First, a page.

Here is a Japanese wedding procession going up to the shrine. Notice the female priest in front, that the bride is wearing white, that her head is partially covered, and she is being guided by a wedding assistant on her right. These is a combination of Shinto and Christian customs. But again when I asked what was what and wherefore, nobody seemed to know anything, unlike the weddings I am used to where the meaning of everything is carefully explained in the programs.
It`s sad that the Japanese are taught to just blindly revere their traditional religions but many have lost all knowledge of what its supposed to mean. It shocks me how some people think that a statue without any story, without any known purpose, can be any more than a pretty rock or at most, a beautiful work of art. Why do they treat it with such reverence if they haven`t a clue why? The simple answer, “because we always have” is no answer at all, and not even true. Obviously, they didn`t “always do it that way” because human beings were here before the statue. People ought to understand why they do what they do. How is it that the Japanese are such seekers after knowledge, such hard working, industrious people, but in this one area of religion they have completely “dropped the ball,” so to speak?
But the same is true for Christianity. I will be very bold and say that a Christian who struggles to understand the Bible and prays with the knowledge of who he or she is praying to is more pleasing to God than a Christian who goes to church without seeking understanding of the rituals performed there and makes no attempt to communicate with God in a meaningful way. God doesn’t want drones. What good is that to Him or to us? Faith apart from Love is nothing, and how can one have love for someone one does not know?
But I think some Japanese people are seeking. There were two new ladies at my English and Evangelism class, brought by their friend, and it was pretty clear from their reactions that they were aware of the evangelism element ahead of time. They didn`t make any indications one way or the other, but they listened without seeming offended and thanked me afterward, saying they would be back next week. That`s a good start!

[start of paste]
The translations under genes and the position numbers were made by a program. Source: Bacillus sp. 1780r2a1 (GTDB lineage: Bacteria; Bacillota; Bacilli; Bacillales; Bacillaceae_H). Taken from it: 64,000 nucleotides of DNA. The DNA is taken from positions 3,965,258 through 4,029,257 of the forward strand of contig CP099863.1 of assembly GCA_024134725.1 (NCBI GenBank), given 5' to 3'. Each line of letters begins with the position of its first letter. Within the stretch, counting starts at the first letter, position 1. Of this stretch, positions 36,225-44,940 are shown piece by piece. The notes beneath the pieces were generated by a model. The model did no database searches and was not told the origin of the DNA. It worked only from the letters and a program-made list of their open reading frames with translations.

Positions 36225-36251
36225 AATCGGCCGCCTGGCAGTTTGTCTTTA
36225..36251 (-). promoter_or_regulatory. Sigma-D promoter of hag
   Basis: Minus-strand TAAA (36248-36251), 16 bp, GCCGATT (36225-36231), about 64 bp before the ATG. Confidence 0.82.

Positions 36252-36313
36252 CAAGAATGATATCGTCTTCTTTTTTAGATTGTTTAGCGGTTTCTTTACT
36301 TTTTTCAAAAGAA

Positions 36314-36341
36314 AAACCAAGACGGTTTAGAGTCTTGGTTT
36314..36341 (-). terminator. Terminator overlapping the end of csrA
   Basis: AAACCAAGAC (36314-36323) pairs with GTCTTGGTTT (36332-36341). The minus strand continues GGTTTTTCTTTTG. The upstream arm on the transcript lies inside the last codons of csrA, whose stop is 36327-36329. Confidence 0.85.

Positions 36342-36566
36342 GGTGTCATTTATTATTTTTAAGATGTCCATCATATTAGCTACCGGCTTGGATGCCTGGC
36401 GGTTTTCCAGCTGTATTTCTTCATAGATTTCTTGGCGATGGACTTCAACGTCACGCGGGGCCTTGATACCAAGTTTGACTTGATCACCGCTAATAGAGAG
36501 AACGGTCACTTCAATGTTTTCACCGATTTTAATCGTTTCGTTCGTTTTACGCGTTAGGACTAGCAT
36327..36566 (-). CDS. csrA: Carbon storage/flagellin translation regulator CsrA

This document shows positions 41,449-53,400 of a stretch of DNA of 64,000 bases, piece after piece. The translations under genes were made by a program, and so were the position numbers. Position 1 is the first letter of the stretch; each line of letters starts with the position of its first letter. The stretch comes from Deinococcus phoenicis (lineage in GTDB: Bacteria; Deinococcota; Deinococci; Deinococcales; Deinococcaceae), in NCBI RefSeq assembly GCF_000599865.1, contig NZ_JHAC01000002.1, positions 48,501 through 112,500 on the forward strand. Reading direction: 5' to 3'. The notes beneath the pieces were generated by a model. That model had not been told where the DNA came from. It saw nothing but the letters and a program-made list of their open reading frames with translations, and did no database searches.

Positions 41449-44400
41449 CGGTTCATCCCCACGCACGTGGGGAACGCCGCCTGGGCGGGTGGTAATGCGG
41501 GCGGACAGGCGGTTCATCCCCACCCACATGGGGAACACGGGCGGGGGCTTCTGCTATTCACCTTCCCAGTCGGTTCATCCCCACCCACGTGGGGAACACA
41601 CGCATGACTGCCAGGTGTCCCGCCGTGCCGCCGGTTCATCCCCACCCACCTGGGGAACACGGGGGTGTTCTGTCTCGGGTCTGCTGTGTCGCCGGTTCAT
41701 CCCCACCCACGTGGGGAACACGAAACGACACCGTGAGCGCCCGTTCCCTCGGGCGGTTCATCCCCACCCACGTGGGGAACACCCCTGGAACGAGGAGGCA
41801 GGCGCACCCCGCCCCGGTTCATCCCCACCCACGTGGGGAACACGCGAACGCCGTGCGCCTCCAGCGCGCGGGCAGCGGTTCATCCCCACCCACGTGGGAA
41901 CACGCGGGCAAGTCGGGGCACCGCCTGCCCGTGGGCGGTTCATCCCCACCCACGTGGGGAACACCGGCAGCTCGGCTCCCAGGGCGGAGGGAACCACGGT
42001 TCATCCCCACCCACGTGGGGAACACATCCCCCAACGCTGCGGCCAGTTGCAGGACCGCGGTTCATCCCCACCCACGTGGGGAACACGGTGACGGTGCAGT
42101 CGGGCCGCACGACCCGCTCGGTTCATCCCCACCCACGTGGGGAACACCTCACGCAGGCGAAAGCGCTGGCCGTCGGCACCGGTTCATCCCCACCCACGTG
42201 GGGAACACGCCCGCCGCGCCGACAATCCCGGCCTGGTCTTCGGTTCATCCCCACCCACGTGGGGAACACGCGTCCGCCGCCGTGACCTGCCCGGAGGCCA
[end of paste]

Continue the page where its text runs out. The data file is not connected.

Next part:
After the temple and shrine, I got to see the famous local green tea farms. I had no idea they had fans to dry the tea on the bushes before its even harvested! Here’s what a modern Japanese tea farm looks like:
Next Kozuko showed me her hobby, jewelry making with beads, (she gave me a cute bracelet) and then I went to a clothes/books swap at Vanessa’s apartment. She`s a British CIR, or “Coordinator of International Relations” and she`s leaving this year, so she had to get rid of all her things, and so did many other people who are leaving the Japanese Exchange Teaching (JET) Program. Folks who are staying just brought things they didn`t want anymore. I got a lot of really great books and outfits in exchange for stuff I`d already read or that I`d gotten as gifts from Japanese people who, while meaning well, don`t always understand the body proportion differences between Asians and Americans. The leftovers (including most of the stuff I brought) got sent to the needy in Japan and the Philippines, so nothing was wasted!
I think the thing I was most excited about was one of the books I picked up, Twilight. I wanted to see if it`s as awful as everybody says. The writing is pretty amateur, mostly in terms of over-repetition, transitions, character reactions (why did he/she just do that? It was totally out of the boring archetype the author just spent the last fifty pages drilling into our heads but it doesn`t really do anything to make the character more interesting), and some scenes that I just thought, "why was that in there? How is it contributing to the story?" but the overall story and themes are pretty good, even if they`ve been done a hundred times before in adult fiction. Stephenie Meyer really plays up the idea of what makes something evil or forbidden. Sometimes a little too much, but it`s not a theme you see handled in young adult literature a lot. Good and evil are usually taken for granted until you get into purely adult fiction. So I can see why it became so popular. A give her brownie points for tackling so difficult and controversial an issue in her very first novel. The balance she arrives at in the end, where to draw the line between sin and simple cultural misgivings, was very satisfying. I`m not sure the film version captured that.